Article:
It’s not entirely clear what happened during the launch of SpaceX‘s Commercial Resupply Services 7 (CRS-7) mission Sunday morning.
A SpaceX cargo ship set out to deliver samples and supplies to the astronauts onboard the International Space Station for its seventh resupply mission this morning. Sadly, that rocket and all supplies exploded mid-air, shortly after blast-off at 10:22 a.m EST.
A tweet from SpaceX founder Elon Musk suggests there was “an overpressure event in the upper stage liquid oxygen tank.”
This was a devastating blow to SpaceX and NASA, not just for all the hard work lost in seconds, but also for the loss of work to come. There were several supplies onboard the ship meant for studying human space travel – including a wet lab for researching which genes turn on and off in space – a good data point for determining longer missions in space.
Microsoft also supplied the ship with two HoloLens augmented reality devices as part of NASA’s project “Sidekick.” NASA intended to use these devices to determine use for human travel to Mars.
“This new technology could also empower future explorers requiring greater autonomy on the journey to Mars,” NASA’s Sam Scimemi said in a statement previous to the launch.
NASA administrator Charles Bolden reassured the public that the astronauts onboard the space station had enough supplies for several months and that NASA would continue to work with its other cargo partnerOrbital ATK for a resupply launch next summer.
Here is NASA’s full statement about the failed SpaceX Commercial Resupply Services 7 (CRS-7) mission:
“We are disappointed in the loss of the latest SpaceX cargo resupply mission to the International Space Station. However, the astronauts are safe aboard the station and have sufficient supplies for the next several months. We will work closely with SpaceX to understand what happened, fix the problem and return to flight. The commercial cargo program was designed to accommodate loss of cargo vehicles. We will continue operation of the station in a safe and effective way as we continue to use it as our test bed for preparing for longer duration missions farther into the solar system.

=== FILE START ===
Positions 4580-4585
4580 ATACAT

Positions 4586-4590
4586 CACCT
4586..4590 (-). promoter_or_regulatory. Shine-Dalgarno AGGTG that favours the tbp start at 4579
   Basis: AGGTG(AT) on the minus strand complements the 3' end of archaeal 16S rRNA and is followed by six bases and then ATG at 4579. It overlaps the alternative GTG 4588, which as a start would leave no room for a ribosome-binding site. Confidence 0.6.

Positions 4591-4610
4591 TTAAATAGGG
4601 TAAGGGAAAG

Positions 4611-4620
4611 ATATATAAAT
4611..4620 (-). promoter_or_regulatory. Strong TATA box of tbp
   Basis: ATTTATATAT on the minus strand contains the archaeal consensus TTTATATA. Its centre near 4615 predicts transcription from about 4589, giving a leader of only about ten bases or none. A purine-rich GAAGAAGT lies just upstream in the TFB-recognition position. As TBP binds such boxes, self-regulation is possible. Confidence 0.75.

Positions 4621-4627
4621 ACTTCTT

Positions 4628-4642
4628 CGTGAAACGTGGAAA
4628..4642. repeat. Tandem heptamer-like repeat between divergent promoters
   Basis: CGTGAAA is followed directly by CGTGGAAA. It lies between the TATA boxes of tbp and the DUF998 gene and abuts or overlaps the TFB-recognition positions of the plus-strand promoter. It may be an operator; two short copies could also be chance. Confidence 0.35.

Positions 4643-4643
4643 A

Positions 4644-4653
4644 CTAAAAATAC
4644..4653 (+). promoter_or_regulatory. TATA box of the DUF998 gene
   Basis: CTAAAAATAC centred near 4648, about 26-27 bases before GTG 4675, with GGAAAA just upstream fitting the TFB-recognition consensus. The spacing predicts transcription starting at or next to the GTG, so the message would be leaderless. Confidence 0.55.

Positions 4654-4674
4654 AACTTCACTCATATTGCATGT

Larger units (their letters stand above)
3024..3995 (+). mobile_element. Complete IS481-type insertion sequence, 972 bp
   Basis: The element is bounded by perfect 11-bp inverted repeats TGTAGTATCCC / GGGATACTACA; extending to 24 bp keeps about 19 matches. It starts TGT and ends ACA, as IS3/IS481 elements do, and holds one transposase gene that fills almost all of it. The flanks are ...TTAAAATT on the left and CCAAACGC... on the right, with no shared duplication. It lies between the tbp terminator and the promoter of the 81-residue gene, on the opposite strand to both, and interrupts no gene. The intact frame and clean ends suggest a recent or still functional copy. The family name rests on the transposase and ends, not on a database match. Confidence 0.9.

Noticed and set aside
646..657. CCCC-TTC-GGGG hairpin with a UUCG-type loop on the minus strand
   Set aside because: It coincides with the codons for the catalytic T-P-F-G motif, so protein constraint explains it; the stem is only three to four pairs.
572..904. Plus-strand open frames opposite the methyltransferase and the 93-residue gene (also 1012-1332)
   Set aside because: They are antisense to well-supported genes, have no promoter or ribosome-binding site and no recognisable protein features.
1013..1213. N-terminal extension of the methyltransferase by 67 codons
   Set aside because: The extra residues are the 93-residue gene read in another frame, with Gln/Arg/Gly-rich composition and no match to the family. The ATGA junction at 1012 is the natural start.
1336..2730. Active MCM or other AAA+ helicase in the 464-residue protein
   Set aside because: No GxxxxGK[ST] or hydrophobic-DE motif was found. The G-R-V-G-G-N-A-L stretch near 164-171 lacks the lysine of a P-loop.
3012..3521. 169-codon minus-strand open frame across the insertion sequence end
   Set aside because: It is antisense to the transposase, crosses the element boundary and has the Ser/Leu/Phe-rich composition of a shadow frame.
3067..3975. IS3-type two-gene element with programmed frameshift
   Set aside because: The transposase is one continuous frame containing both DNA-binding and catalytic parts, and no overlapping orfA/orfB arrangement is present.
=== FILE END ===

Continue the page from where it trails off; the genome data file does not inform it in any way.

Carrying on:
“A Progress vehicle is ready to launch July 3, followed in August by a Japanese HTV flight. Orbital ATK, our other commercial cargo partner, is moving ahead with plans for its next launch later this year.
“SpaceX has demonstrated extraordinary capabilities in its first six cargo resupply missions to the station, and we know they can replicate that success. We will work with and support SpaceX to assess what happened, understand the specifics of the failure and correct it to move forward. This is a reminder that spaceflight is an incredible challenge, but we learn from each success and each setback. Today’s launch attempt will not deter us from our ambitious human spaceflight program.”